Cozbi A. Cabrera: Authenticity in Creation

Cozbi A. Cabrera received a BFA from Parsons School of Design. She is the illustrator of several acclaimed children's picture books, she designs clothes and she makes cloth dolls that have garnered the attention of collectors around the world. Here she is interviewed by Denene Millner, publisher of Cabrera's book, Me & Mama, a Caldecott and Coretta Scott King Illustrator Honor Book.

Denene Millner: You are a fine artist in every sense of the word, having made everything from your gorgeous muñecas and clothing to textiles and paintings. What led you to children's book illustration?

Cozbi Cabrera: I've always been drawn to children's books—collecting the ones that spoke to my heart, even prior to my daughter's arrival. I collected them for me. There's a simplicity in the format, storytelling and image capture that can stir a heart—even an adult heart. It's a powerful medium. My best friend gave me The Talking Eggs, illustrated by Jerry Pinkney and written by Robert D. San Souci, as a birthday gift in my early 20s with an inscription: "I hope the story and the illustrations will be an inspiration and incentive to helping you realize your dreams as a storyteller and illustrator, love always."

As fortune would have it, a college friend, Laura Pegram (now of Kweli Journal), approached me to illustrate two of her board books for an independent publisher while I was designing for music. I put together full book dummies for a couple more of her delightful stories that didn't make it to release. Fast forward: while exhibiting my dolls, an editor approached me with an invitation to illustrate a manuscript thinking I'd deliver it as textile art and not aware I'd done other books. Other invitations followed.

Millner: You have such a distinctive illustration style. How would you describe it and how have you honed it over the years?

Cozbi Cabrera

Cabrera: I think I've refrained from describing it. I love to paint, and I love paint. That sounds like a simple statement, but there's something about allowing your materials to be what they are that helps. If I want to reupholster a leather chair for example, I wouldn't select a vinyl and try to imitate the leather. No, if leather's not available (I can hear our vegans wincing—it's only to illustrate a point), I'd go for a hand-woven fabric, or say, a mohair velvet. In other words, I'd choose a material that was "itself." Materials selection and handling is the beginning of authenticity in creating and goes hand in hand with having your say. The Gee's Bend quilters demonstrate this beautifully with quilts made from work-clothes, real material. We see evidence of hard labor in every stain, faded and patched knee reworked into a thing of utility and beauty. Every artist (whether fine or commercial) lends their voice, discernment, taste and point of view to every project. I do my best to find the heart in every project—its emotional undertone.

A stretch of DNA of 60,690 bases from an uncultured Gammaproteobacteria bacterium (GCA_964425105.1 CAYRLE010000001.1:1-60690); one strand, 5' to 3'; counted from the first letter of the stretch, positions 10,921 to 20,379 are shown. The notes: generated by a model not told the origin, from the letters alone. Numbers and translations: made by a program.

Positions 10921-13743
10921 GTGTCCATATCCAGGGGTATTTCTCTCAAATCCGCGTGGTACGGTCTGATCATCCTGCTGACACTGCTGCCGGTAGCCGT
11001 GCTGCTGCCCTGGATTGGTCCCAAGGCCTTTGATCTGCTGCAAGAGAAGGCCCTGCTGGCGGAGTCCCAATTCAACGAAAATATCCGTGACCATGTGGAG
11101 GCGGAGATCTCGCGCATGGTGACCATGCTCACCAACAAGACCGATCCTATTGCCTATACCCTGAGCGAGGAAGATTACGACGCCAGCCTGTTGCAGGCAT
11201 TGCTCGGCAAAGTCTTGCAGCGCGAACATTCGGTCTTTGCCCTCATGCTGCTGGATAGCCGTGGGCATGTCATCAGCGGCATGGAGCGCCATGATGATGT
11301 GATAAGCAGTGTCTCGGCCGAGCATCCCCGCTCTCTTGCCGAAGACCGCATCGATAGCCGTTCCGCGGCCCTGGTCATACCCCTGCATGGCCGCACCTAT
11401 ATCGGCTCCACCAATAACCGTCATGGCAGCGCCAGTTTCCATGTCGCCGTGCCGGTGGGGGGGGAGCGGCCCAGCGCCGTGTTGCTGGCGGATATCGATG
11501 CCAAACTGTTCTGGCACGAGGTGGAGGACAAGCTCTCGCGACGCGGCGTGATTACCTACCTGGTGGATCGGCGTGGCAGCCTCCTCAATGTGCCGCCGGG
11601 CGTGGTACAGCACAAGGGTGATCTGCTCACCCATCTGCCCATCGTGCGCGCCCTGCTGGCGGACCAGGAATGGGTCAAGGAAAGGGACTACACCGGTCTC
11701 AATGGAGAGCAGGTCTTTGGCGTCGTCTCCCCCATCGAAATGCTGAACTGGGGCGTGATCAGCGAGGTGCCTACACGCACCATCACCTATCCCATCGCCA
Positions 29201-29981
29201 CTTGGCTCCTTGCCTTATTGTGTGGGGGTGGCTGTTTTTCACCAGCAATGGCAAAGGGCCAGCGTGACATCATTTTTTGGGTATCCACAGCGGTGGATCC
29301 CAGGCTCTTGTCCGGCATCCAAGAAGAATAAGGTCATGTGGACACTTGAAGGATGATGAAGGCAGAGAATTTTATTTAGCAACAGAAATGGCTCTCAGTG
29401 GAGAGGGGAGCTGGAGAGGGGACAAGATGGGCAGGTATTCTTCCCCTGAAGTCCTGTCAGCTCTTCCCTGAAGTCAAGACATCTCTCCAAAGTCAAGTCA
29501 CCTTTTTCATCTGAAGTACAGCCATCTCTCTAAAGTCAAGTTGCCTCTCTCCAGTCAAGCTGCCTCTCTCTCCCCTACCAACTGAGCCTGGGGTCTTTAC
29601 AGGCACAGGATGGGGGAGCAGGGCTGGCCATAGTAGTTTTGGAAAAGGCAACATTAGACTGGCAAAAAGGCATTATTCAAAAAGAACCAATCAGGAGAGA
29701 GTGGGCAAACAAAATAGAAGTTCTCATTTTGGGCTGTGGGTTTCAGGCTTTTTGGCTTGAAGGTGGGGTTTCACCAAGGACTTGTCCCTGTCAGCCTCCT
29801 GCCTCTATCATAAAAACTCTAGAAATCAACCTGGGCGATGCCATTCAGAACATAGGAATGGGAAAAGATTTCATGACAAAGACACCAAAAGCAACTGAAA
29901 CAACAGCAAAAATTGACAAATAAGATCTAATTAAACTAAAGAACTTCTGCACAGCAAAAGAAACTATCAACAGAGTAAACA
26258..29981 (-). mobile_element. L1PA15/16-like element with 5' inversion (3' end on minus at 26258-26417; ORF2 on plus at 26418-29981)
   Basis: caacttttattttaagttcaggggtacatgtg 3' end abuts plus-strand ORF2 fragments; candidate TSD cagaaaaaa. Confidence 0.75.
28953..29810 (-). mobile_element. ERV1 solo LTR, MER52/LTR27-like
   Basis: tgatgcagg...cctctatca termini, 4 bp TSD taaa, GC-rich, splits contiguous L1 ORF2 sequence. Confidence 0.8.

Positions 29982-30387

Keen observation, being clear about what I like, lots of life study and a drawing practice is how I've honed my illustration style over the years. I see a limitless runway ahead with so much potential for exploration and growth!

Millner: Me & Mama is such an extraordinary book about an ordinary day. What inspired the story, and what lessons do you hope readers take away from it?

Cabrera: Me & Mama was inspired by a broken cup. My then three-year-old was trying to get me a cup of water in my favorite cup. Children are so new to this world, and I understood that she knew nothing about distinguishing between what's breakable, even while knowing the word "breakable." She didn't know about gravity, about calculating the width of the water cooler ledge relative to the bottom of the now filled cup, the unforgiving nature of ceramic tile. So, CRASH, KABOOM! And there are many moments like that in the rearing of a child, this precious contract we engage in while all the learning, shaping and celebrating what is occurring in these tender souls. I wanted to record this string of moments, the beauty and richness of time spent together. Children value this more than material preferences. My hope? To touch the hearts of the little ones in our laps and the bigger ones reading aloud.

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